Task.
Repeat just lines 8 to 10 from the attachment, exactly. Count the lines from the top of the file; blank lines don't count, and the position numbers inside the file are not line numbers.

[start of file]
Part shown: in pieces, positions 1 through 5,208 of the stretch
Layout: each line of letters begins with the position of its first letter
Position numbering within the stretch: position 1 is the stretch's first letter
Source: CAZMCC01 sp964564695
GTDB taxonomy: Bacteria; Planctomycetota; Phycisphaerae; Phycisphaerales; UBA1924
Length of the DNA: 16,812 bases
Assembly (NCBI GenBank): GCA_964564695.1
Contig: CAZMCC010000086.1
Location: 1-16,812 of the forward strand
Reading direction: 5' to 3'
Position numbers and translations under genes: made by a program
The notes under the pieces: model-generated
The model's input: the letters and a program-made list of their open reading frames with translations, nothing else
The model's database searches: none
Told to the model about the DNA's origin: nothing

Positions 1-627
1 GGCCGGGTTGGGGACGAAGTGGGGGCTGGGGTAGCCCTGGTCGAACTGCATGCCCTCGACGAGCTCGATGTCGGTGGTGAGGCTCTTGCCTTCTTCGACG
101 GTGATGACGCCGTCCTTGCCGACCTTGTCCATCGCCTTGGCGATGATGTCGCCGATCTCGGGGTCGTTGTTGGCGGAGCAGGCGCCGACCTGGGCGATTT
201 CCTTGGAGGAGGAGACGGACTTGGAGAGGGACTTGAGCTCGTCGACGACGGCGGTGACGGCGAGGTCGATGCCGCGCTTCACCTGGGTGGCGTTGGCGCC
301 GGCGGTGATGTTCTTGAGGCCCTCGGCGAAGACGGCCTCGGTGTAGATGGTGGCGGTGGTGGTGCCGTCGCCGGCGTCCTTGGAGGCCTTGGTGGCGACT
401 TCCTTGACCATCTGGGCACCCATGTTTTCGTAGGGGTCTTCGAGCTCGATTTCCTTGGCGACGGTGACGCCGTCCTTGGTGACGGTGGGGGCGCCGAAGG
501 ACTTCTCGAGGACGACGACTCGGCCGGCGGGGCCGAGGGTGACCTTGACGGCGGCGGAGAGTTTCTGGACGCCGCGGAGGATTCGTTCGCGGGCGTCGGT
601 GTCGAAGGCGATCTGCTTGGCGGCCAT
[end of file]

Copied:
Contig: CAZMCC010000086.1
Location: 1-16,812 of the forward strand
Reading direction: 5' to 3'